Sergeant Taylor Vicks, HFMC, walked along the outer perimeter walls of the Abu Dhabi Presidential Palace, listening to the reports coming in over her comlink. Mixed in with the transmissions from the other guards were reports of what was happening across the world. More Marines and secret service personnel were being called in after what happened in New York City. Vicks couldn’t believe that the president and most of the Government was dead. Whoever oversaw security in New York must’ve been asleep at the switch for something like that to occur.
She was just about to cross in front of the main gate to the palace’s grounds when Corporal Pierce Biggs pointed from his spot opposite her to a large transport truck. It was right on course for the gate and it wasn’t slowing down either.
Vicks clicked on her powered armor’s comlink and called out to the other Marines manning the guard station just beyond the gate. Her words weren’t necessary as the other Marines were already moving into position behind the gate, their carbine rifles still at the low-ready position. Two other Marines were hauling a single Squad Automatic Weapon into position as well.
Vicks’ jaw dropped when she saw two hatches pop open atop the cab of the truck. Two men appeared wearing black scarves over most of their heads. They set up a solid black flag with the Shahada written in white Arabic text on the cargo compartment behind them. They then lugged machine guns up and set them up on bipods before taking aim. Suddenly they started shouting, “There is no God but Allah, and Muhammad is the messenger of Allah!” in Arabic. Then they opened fire.
Streams of .50 caliber bullets reached out at Vicks and the corporal before the militants swept their guns forward to the Marines behind the gate. Bullets slammed into Vicks’ armored chest like jackhammers before she dove to the right, clearing the gate. The armor stood up to the blows for the most part, but she felt searing pain as a bullet punched through her left arm.
Biggs fared a lot worse than her. He was a second or two late diving out of the way. The .50 caliber bullets punched through his chest plate and his helmet, nearly taking his head off. The Marines behind the gate had long since opened fire but the 7.62×51mm rounds from their carbines simply bounced off the truck cab’s armored front. The SAW opened up too, but its 7.62 rounds barely dented it.
The Marines dove away at the last second before the truck rammed through the closed gate, ripping it from the hinges. Vicks managed to climb back to her feet, mindful to keep her weight off her shattered left arm. One look at Biggs told her everything she needed to know. She walked to the broken gate and watched as the truck sped onward to the palace with the machine guns atop the cab still firing. Marines and secret service were firing whatever weapons they had on-hand, but nobody was expecting a vehicle attack today; otherwise they might’ve had anti-tank rounds or missiles ready.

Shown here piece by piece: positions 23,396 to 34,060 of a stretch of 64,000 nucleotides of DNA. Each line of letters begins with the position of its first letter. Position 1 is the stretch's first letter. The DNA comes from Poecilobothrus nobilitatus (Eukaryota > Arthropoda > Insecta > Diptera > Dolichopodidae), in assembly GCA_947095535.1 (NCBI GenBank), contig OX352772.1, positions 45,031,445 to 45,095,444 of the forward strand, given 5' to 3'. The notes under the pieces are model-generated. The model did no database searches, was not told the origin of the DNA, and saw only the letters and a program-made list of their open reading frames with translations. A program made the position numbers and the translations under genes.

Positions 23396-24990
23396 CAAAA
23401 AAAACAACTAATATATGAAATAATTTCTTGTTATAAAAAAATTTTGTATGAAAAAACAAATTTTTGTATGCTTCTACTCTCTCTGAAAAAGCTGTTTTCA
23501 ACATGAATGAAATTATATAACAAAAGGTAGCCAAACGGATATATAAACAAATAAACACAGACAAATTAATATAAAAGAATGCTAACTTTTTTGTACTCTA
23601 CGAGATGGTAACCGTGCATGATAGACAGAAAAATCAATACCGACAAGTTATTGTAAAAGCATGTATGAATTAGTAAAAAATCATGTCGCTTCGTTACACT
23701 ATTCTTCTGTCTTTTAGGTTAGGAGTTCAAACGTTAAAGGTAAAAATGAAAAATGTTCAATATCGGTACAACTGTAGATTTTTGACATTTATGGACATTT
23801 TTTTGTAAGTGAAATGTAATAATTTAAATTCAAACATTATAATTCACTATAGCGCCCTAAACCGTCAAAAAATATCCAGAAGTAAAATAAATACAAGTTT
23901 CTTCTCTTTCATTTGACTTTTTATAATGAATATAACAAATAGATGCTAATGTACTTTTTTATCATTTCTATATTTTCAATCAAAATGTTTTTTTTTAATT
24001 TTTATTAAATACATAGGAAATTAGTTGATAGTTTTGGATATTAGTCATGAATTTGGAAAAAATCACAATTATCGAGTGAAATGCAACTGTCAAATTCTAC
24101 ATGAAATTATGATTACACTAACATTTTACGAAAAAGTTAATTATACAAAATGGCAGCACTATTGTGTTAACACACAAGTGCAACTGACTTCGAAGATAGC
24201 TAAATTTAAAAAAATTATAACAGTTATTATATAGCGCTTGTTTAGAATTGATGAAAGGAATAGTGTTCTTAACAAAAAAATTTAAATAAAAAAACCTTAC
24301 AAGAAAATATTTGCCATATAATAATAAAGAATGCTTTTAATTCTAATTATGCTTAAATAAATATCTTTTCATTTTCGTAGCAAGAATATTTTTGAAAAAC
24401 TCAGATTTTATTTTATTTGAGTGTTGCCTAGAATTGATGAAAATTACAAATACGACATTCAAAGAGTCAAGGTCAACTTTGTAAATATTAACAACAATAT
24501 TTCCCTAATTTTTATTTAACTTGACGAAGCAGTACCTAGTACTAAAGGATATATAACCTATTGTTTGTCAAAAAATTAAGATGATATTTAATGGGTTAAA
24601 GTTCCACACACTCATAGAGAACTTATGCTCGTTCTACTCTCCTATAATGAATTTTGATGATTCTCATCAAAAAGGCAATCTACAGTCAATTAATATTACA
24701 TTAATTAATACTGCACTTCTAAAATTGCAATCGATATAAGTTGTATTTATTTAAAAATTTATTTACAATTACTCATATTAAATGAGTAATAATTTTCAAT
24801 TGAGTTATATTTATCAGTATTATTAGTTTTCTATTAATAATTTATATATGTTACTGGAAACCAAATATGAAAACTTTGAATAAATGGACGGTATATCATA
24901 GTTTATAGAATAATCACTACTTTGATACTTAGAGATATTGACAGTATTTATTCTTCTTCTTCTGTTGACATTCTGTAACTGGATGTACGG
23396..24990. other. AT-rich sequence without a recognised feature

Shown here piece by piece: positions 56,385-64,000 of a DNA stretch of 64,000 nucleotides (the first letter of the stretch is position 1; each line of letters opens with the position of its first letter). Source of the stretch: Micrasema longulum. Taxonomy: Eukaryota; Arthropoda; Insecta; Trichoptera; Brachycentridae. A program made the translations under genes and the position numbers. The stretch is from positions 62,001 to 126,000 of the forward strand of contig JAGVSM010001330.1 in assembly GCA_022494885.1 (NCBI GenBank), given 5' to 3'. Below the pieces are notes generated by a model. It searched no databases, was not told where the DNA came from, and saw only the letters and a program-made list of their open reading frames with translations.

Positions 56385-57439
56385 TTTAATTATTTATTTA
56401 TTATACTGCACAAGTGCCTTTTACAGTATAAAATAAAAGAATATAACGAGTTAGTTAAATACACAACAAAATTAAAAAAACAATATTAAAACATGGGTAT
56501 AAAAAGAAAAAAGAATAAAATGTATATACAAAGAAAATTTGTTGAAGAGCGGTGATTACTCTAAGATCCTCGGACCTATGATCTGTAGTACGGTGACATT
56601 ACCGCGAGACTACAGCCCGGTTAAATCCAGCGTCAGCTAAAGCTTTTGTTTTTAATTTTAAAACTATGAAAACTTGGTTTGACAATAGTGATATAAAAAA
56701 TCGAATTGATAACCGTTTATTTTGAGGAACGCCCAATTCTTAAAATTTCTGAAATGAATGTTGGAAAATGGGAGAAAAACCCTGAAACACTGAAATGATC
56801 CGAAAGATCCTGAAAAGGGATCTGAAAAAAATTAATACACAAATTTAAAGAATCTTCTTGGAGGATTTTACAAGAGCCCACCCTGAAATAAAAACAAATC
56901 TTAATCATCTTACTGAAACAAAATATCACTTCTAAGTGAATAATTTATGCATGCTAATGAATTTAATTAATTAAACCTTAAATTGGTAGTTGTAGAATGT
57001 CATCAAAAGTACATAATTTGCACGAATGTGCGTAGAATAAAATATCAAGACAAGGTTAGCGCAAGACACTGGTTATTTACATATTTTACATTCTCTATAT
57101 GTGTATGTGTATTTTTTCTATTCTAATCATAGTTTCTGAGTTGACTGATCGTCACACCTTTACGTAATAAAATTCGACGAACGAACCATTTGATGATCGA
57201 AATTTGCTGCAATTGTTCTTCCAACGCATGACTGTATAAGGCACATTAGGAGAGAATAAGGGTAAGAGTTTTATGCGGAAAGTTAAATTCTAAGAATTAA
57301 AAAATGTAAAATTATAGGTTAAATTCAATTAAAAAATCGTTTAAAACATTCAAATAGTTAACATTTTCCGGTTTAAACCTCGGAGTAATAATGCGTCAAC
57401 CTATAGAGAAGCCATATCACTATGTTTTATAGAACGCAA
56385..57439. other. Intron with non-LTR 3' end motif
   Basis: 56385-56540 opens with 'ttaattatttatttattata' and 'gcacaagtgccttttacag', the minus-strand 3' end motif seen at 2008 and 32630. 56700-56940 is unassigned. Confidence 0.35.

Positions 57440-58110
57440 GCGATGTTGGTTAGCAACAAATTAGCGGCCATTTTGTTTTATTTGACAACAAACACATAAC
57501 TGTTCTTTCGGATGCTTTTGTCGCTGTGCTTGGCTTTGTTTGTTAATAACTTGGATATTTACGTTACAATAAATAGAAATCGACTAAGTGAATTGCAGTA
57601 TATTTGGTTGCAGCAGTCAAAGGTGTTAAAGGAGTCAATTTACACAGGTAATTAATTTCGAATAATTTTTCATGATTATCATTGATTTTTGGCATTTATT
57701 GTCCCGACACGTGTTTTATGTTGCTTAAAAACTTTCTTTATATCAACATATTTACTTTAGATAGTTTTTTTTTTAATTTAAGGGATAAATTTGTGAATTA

The snipers on the roof of the palace were firing as well but their 7.62 rounds couldn’t pierce the armored glass of the cab. They did however silence both machine gunners, but new guys took their place. The Marines in the yard finally got a few .50 caliber machine guns set up and those put holes in the truck. However, it was too little, too late. The driver floored the accelerator and drove the truck straight through the doors and into the grand foyer, taking out pillars and even walls as it went. The driver, his face almost mashed into the airbag, kept the accelerator floored trying with everything he had to get that much further.
Looking up he saw Marines and secret service coming for his door. Oh, he wouldn’t let them get him that easily. He reached down to take hold of the detonator in his lap. He shouted “Allahu akbar!” and pressed it. The bomb in the cargo compartment blew up, taking the driver, the four dead machine gunners, the truck, and most of the palace with it.
Vicks and the other Marines still outside were hurled from their feet backwards, flying meters as the explosion reached them. Chunks of masonry, metal, glass and other shrapnel flew in all directions. Their powered armor detected the uncontrolled flight and immediately kicked on their suits’ maneuvering thrusters to stabilize their trajectory. All of them landed safely and they could only stand in horror, watching the funeral pyre that was the presidential palace.
“And there we have it folks,” Gina said as the camera came back to her. “Straight from the mouth of the President herself, the entirety of the Human Federation is under martial law. As we heard from her moments ago, strict curfews will be in place and no one is to be out on the streets past 7 PM until 7 AM and travel will be restricted. This is course until the current crisis is under control and the government regains control over our great nation.”